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Since its inception in the 1970s, procedural justice has taken center stage in research on the outcomes of alternative dispute resolution. Such perceptions of procedural…
Since its inception in the 1970s, procedural justice has taken center stage in research on the outcomes of alternative dispute resolution. Such perceptions of procedural fairness, while important, are fairly transient whereas relationships between disputants endure. In the following chapter I argue that more research should explore the relational outcomes of dispute resolution, highlighting relevant insight from social exchange and organizational behavior on affect, attribution, and conflict. In discussing how each can add to the study of alternative dispute resolution, a paradox emerges – arbitration may be better for ongoing relationships than mediation, although the latter is considered more procedurally just.
An ongoing debate in social exchange theory centers on the benefits and drawbacks of reciprocal versus negotiated exchange for dyadic relationships. Lawler's affect theory…
An ongoing debate in social exchange theory centers on the benefits and drawbacks of reciprocal versus negotiated exchange for dyadic relationships. Lawler's affect theory of social exchange argues that the interdependent nature of negotiated exchange enhances commitment to exchange relations, whereas Molm's reciprocity theory suggests that reciprocal exchange fosters more integrative bonds than the bilateral agreements of negotiation. In this chapter, we use data from in-depth, semi-structured interviews with poor and working-class couples to explore the effects of both types of exchange on relationship satisfaction. Consistent with reciprocity theory, we find that couples who engage in reciprocal exchange are happier and more satisfied with their relationship than those who explicitly negotiate the division of labor in their households and that the expressive value of these exchanges play an important role in this outcome. However, reciprocity is not enough. As predicted by the affect theory, the couples with the best outcomes also perceive supporting a family as a highly interdependent task, regardless of their family structure. Our results point to the complementary nature of these two theories in a natural social setting.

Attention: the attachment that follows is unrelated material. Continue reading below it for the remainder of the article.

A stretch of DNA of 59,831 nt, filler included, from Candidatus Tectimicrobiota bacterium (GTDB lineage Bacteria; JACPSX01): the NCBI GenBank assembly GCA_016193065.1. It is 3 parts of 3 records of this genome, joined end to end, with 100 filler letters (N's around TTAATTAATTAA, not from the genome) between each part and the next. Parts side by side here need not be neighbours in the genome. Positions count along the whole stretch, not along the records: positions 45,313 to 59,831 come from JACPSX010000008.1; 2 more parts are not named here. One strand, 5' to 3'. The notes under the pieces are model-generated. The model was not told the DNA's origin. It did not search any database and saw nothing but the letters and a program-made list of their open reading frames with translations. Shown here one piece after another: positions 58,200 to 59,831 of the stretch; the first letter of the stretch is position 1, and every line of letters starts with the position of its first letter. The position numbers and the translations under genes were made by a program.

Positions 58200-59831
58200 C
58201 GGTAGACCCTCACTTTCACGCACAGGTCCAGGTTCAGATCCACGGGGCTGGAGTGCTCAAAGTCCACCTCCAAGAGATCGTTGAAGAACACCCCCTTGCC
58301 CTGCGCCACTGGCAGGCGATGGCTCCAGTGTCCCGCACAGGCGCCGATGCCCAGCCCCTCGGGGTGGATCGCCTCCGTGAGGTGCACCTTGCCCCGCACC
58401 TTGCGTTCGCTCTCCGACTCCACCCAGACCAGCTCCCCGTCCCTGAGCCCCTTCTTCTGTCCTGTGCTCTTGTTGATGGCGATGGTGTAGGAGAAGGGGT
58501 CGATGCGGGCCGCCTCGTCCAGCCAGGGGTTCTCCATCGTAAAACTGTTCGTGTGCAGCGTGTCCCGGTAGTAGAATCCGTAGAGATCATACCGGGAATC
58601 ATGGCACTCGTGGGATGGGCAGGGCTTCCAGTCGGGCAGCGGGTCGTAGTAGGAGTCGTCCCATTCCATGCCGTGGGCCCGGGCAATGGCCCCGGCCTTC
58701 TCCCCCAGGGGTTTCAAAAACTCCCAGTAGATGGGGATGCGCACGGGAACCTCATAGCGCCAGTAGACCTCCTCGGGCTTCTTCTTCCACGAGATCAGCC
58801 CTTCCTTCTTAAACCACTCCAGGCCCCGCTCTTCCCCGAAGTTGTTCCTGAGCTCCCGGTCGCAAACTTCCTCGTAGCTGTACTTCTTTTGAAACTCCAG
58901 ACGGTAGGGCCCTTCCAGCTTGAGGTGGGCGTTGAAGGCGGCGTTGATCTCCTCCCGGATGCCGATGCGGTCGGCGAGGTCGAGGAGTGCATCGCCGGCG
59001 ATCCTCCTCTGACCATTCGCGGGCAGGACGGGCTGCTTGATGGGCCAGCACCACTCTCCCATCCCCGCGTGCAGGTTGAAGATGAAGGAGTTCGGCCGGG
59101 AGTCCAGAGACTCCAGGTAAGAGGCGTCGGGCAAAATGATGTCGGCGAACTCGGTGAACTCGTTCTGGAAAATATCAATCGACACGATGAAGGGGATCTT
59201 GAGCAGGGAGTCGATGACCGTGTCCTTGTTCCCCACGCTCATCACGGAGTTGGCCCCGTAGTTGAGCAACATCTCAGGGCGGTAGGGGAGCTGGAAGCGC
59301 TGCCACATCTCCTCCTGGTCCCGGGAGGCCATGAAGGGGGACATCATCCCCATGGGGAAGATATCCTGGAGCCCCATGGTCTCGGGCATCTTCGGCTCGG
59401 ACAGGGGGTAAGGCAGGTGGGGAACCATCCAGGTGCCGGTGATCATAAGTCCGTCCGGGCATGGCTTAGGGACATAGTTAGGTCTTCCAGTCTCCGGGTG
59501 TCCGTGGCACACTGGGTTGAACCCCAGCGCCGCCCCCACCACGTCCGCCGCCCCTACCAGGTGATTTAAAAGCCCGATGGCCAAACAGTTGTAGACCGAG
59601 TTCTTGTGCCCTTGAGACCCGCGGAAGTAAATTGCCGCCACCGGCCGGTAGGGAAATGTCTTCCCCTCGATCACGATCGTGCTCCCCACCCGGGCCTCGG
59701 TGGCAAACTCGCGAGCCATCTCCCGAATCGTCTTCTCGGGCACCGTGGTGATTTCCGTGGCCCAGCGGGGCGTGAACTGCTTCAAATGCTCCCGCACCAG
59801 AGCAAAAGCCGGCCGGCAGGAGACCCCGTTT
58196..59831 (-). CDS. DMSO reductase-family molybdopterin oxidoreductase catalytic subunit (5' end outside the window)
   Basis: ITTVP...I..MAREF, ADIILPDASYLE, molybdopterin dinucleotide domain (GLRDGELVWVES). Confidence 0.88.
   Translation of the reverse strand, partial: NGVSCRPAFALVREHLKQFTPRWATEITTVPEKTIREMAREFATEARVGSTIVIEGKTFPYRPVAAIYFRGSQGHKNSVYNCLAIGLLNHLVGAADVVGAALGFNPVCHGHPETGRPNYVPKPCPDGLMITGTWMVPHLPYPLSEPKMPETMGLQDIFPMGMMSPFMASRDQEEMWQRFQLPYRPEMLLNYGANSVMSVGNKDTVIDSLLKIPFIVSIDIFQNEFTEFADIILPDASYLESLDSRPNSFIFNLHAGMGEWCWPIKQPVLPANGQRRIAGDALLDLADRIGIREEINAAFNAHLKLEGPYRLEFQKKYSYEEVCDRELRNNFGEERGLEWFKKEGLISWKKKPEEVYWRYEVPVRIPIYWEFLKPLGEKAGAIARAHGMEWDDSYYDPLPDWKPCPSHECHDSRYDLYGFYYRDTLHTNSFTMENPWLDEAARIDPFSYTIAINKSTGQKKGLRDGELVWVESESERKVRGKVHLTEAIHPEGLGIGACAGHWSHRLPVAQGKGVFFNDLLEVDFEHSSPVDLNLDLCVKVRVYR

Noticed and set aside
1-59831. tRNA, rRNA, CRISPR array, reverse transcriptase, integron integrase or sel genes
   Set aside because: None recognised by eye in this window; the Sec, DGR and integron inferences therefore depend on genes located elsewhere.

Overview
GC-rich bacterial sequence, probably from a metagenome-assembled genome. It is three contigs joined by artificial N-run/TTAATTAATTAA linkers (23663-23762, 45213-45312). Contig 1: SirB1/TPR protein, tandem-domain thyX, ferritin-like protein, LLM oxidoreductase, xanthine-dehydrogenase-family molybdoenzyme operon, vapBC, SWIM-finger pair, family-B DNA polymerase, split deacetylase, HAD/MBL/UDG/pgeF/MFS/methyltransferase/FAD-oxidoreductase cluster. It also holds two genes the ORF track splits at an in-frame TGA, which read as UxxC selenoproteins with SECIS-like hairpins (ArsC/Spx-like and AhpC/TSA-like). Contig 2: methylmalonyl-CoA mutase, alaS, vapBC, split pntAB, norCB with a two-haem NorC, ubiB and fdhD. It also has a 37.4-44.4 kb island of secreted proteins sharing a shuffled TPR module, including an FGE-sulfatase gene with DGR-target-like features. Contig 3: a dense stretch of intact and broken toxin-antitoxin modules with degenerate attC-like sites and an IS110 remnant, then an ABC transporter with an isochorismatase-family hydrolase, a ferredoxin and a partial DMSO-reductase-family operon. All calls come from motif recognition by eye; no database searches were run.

Advances in Group Processes publishes theoretical analyses, reviews, and theory-based empirical chapters on group phenomena. The series adopts a broad conception of “group processes.” This includes work on groups ranging from the very small to the very large, and on classic and contemporary topics such as status, power, trust, justice, influence, decision-making, intergroup relations, and social networks. Previous contributors have included scholars from diverse fields including sociology, psychology, political science, business, philosophy, computer science, mathematics, and organizational behavior.
A postal National Survey of the workforce in Ireland (N = 1057) found that six per cent of respondents claimed to have been bullied frequently, with a further 17 per cent…
A postal National Survey of the workforce in Ireland (N = 1057) found that six per cent of respondents claimed to have been bullied frequently, with a further 17 per cent bullied occasionally, over the previous 12 months. Of those who had been bullied, 67 per cent described the style of leadership in their organizations as autocratic, 15 per cent as laissez-faire, and 18 per cent as democratic. Whilst 72 per cent of non-bullied respondents reported that their working environment was friendly, only 47 per cent of bullied respondents reported that their working environment was friendly. Furthermore, 39 per cent of bullied respondents claimed to work in a hostile environment. There were significant differences between bullied and non-bullied respondents with regard to working conditions, with the exception of the level of challenge, and significant differences in all aspects of the perceived working climate, with the exception of a variable atmosphere.